Bulldog muzzled over misleading ads

Bulldog muzzled over misleading ads

ISP's advert slammed over 'truthfulness' and 'prices'

Broadband provider Bulldog has been rapped over the knuckles for breaking the Committee of Advertising Practice code on 'truthfulness' and 'prices'.

Bulldog advertised its 8Mbps broadband service for £9.75 with an asterisk pointing to the small print warning that users would also need a Bulldog phone service costing £10.50 a month.

Members of the public and rival broadband provider BT objected to the advert, which ran in the UK national press.

The small print referred read: 'New customers ordering Bulldog Go@ctive by 30th November 2005 will be charged £9.75 per month for the period of their contract. Bulldog home phone line required (£10.50 per month) and is only available with Bulldog @ctive packages. Broadband speed is up to 8 meg downstream. Terms and conditions apply.'

Bulldog said that the ad was no longer running but that it would advertise the 'up
to 8 meg broadband' service again in the future.

The complaints were upheld despite the Advertising Standards Authority's (ASA's) agreement that most consumers would understand that broadband services required a phone line.

"We considered, however, that Bulldog's offer was bundled, because new customers could not obtain the broadband service for £9.75 a month without also paying £10.50 a month for Bulldog's telephony service," said an ASA statement.

"Because it was bundled, Bulldog's offer differed from those of some of their competitors, who did not require customers to take their phone line when taking their broadband service."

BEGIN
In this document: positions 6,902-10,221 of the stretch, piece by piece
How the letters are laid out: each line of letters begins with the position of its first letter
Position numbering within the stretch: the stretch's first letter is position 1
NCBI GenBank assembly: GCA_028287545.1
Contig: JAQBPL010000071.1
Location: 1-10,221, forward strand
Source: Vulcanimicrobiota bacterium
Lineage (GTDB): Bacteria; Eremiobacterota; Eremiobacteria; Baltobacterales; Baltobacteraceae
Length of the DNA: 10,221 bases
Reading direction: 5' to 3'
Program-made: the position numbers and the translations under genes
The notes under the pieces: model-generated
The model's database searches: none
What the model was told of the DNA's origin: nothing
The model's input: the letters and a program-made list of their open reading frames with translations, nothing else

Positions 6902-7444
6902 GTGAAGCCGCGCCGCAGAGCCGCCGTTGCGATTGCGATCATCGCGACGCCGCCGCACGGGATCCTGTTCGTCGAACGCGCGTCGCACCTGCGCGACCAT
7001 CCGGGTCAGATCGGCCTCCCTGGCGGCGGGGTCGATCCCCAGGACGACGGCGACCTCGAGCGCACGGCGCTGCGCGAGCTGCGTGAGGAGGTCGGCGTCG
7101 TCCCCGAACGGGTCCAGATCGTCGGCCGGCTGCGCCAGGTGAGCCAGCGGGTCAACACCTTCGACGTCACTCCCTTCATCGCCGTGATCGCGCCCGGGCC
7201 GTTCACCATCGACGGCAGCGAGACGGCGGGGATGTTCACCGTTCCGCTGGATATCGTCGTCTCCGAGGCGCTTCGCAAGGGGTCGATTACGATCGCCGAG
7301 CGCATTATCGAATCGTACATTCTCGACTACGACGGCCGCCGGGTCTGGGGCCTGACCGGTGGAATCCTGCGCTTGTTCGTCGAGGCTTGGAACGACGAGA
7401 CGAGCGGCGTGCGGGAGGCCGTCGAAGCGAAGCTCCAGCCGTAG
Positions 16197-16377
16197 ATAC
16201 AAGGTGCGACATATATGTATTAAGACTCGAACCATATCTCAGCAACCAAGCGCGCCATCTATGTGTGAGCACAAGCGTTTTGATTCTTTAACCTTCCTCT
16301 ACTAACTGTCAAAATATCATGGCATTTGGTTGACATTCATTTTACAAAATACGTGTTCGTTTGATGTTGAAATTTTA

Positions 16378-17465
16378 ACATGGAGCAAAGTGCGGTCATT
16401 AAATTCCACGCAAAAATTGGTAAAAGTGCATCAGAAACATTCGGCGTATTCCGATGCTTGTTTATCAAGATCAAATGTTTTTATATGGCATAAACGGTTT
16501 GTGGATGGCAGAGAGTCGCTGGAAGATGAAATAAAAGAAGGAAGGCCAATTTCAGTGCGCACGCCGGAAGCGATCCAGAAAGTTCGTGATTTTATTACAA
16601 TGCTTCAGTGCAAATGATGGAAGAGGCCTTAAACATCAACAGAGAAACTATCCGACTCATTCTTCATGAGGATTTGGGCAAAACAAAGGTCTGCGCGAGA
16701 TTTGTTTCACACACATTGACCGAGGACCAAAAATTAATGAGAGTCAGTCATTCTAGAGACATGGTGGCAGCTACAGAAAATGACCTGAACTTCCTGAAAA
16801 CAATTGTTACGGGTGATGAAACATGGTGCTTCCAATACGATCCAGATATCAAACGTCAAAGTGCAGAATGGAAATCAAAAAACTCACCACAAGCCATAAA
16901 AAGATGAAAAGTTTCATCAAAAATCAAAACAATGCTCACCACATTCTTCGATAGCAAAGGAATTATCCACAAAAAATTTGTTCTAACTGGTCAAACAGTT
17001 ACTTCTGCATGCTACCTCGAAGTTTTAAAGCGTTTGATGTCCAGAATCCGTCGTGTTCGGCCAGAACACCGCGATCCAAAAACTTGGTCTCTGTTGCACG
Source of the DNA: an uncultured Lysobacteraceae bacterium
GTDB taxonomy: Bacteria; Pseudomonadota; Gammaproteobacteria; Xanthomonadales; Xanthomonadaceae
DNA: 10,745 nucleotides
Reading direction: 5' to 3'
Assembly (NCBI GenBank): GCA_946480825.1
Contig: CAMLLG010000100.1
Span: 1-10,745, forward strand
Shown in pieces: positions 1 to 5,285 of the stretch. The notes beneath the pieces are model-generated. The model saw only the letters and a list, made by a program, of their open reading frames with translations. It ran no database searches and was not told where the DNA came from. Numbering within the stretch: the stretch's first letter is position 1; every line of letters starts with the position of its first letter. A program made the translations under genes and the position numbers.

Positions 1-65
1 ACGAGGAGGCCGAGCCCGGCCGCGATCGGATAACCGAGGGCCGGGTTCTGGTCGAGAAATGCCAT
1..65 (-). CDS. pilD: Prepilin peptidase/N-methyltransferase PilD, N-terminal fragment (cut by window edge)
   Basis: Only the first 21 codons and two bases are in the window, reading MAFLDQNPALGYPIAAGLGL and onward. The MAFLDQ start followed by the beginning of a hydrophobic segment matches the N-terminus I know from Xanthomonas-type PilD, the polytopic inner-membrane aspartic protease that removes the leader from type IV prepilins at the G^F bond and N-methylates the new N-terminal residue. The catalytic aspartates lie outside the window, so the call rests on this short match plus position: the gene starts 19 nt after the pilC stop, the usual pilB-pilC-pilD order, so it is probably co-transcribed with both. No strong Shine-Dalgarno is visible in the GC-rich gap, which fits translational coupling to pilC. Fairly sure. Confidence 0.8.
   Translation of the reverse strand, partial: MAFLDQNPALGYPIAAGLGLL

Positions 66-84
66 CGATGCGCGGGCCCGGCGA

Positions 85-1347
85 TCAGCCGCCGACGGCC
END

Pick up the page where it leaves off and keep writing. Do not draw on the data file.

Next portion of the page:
The ASA said that the advertising breached CAP Code clauses 7.1 (truthfulness) and 15.3 (prices). It told Bulldog to amend its future ad vertising to include the phone line requirement directly below the headline price claim.

Members of the public also complained to the ASA that they could not get the offered service.

Some consumers contacting Bulldog were told that the 'up to 8 meg' service was not available for their phone number and were offered a lower speed service at a higher price.

However, the ASA dismissed these complaints. "We noted that Bulldog could deliver the service to 32 per cent of UK households and businesses and also noted that the ad stated 'Subject to local availability' and 'To find out if you can get Bulldog, call...', which we considered made clear that Bulldog was not available to everyone," said the ASA statement.